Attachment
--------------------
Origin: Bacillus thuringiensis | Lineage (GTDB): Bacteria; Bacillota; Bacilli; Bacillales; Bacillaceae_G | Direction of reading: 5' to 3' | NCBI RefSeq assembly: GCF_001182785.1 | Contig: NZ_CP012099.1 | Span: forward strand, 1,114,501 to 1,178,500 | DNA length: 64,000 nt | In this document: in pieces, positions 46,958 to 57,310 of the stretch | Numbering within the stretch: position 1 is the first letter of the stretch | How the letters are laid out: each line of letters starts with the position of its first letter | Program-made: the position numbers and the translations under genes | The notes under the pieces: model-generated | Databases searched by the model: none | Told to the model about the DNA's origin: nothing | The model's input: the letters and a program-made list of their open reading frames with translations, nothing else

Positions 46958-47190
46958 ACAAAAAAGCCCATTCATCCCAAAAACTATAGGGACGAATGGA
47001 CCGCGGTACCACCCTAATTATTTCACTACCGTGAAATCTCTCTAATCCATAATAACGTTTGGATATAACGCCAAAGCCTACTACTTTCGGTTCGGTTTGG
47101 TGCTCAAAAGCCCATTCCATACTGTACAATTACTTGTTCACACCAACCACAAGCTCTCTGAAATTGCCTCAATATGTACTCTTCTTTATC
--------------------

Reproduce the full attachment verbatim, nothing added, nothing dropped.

Origin: Bacillus thuringiensis | Lineage (GTDB): Bacteria; Bacillota; Bacilli; Bacillales; Bacillaceae_G | Direction of reading: 5' to 3' | NCBI RefSeq assembly: GCF_001182785.1 | Contig: NZ_CP012099.1 | Span: forward strand, 1,114,501 to 1,178,500 | DNA length: 64,000 nt | In this document: in pieces, positions 46,958 to 57,310 of the stretch | Numbering within the stretch: position 1 is the first letter of the stretch | How the letters are laid out: each line of letters starts with the position of its first letter | Program-made: the position numbers and the translations under genes | The notes under the pieces: model-generated | Databases searched by the model: none | Told to the model about the DNA's origin: nothing | The model's input: the letters and a program-made list of their open reading frames with translations, nothing else

Positions 46958-47190
46958 ACAAAAAAGCCCATTCATCCCAAAAACTATAGGGACGAATGGA
47001 CCGCGGTACCACCCTAATTATTTCACTACCGTGAAATCTCTCTAATCCATAATAACGTTTGGATATAACGCCAAAGCCTACTACTTTCGGTTCGGTTTGG
47101 TGCTCAAAAGCCCATTCCATACTGTACAATTACTTGTTCACACCAACCACAAGCTCTCTGAAATTGCCTCAATATGTACTCTTCTTTATC